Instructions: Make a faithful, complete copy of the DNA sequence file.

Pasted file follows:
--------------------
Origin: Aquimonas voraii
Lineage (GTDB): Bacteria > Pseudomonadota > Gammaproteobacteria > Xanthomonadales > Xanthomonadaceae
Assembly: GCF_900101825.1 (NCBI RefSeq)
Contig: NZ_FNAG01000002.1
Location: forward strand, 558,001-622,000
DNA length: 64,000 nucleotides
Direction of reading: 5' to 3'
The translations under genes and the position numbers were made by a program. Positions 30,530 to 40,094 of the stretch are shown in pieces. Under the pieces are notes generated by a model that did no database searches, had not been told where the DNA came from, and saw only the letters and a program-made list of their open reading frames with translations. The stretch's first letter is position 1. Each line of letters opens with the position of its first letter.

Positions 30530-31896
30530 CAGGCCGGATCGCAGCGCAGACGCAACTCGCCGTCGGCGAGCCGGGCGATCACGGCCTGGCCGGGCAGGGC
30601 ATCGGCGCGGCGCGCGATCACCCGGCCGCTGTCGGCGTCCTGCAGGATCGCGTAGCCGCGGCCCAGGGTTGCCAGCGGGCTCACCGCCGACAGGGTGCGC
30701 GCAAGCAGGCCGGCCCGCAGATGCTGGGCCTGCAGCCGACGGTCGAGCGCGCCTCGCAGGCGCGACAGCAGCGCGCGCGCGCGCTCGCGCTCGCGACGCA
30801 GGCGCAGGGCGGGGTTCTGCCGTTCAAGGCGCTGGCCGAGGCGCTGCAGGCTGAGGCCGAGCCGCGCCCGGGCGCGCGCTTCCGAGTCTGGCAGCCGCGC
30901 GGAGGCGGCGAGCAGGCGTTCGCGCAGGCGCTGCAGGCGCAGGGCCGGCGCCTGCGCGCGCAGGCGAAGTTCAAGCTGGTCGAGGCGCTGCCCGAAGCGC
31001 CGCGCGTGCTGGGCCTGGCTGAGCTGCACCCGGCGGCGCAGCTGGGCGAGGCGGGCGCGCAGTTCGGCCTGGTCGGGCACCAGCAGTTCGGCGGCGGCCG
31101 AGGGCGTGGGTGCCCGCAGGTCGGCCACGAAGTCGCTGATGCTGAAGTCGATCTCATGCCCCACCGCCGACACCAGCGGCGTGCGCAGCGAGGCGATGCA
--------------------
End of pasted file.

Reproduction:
Origin: Aquimonas voraii
Lineage (GTDB): Bacteria > Pseudomonadota > Gammaproteobacteria > Xanthomonadales > Xanthomonadaceae
Assembly: GCF_900101825.1 (NCBI RefSeq)
Contig: NZ_FNAG01000002.1
Location: forward strand, 558,001-622,000
DNA length: 64,000 nucleotides
Direction of reading: 5' to 3'
The translations under genes and the position numbers were made by a program. Positions 30,530 to 40,094 of the stretch are shown in pieces. Under the pieces are notes generated by a model that did no database searches, had not been told where the DNA came from, and saw only the letters and a program-made list of their open reading frames with translations. The stretch's first letter is position 1. Each line of letters opens with the position of its first letter.

Positions 30530-31896
30530 CAGGCCGGATCGCAGCGCAGACGCAACTCGCCGTCGGCGAGCCGGGCGATCACGGCCTGGCCGGGCAGGGC
30601 ATCGGCGCGGCGCGCGATCACCCGGCCGCTGTCGGCGTCCTGCAGGATCGCGTAGCCGCGGCCCAGGGTTGCCAGCGGGCTCACCGCCGACAGGGTGCGC
30701 GCAAGCAGGCCGGCCCGCAGATGCTGGGCCTGCAGCCGACGGTCGAGCGCGCCTCGCAGGCGCGACAGCAGCGCGCGCGCGCGCTCGCGCTCGCGACGCA
30801 GGCGCAGGGCGGGGTTCTGCCGTTCAAGGCGCTGGCCGAGGCGCTGCAGGCTGAGGCCGAGCCGCGCCCGGGCGCGCGCTTCCGAGTCTGGCAGCCGCGC
30901 GGAGGCGGCGAGCAGGCGTTCGCGCAGGCGCTGCAGGCGCAGGGCCGGCGCCTGCGCGCGCAGGCGAAGTTCAAGCTGGTCGAGGCGCTGCCCGAAGCGC
31001 CGCGCGTGCTGGGCCTGGCTGAGCTGCACCCGGCGGCGCAGCTGGGCGAGGCGGGCGCGCAGTTCGGCCTGGTCGGGCACCAGCAGTTCGGCGGCGGCCG
31101 AGGGCGTGGGTGCCCGCAGGTCGGCCACGAAGTCGCTGATGCTGAAGTCGATCTCATGCCCCACCGCCGACACCAGCGGCGTGCGCAGCGAGGCGATGCA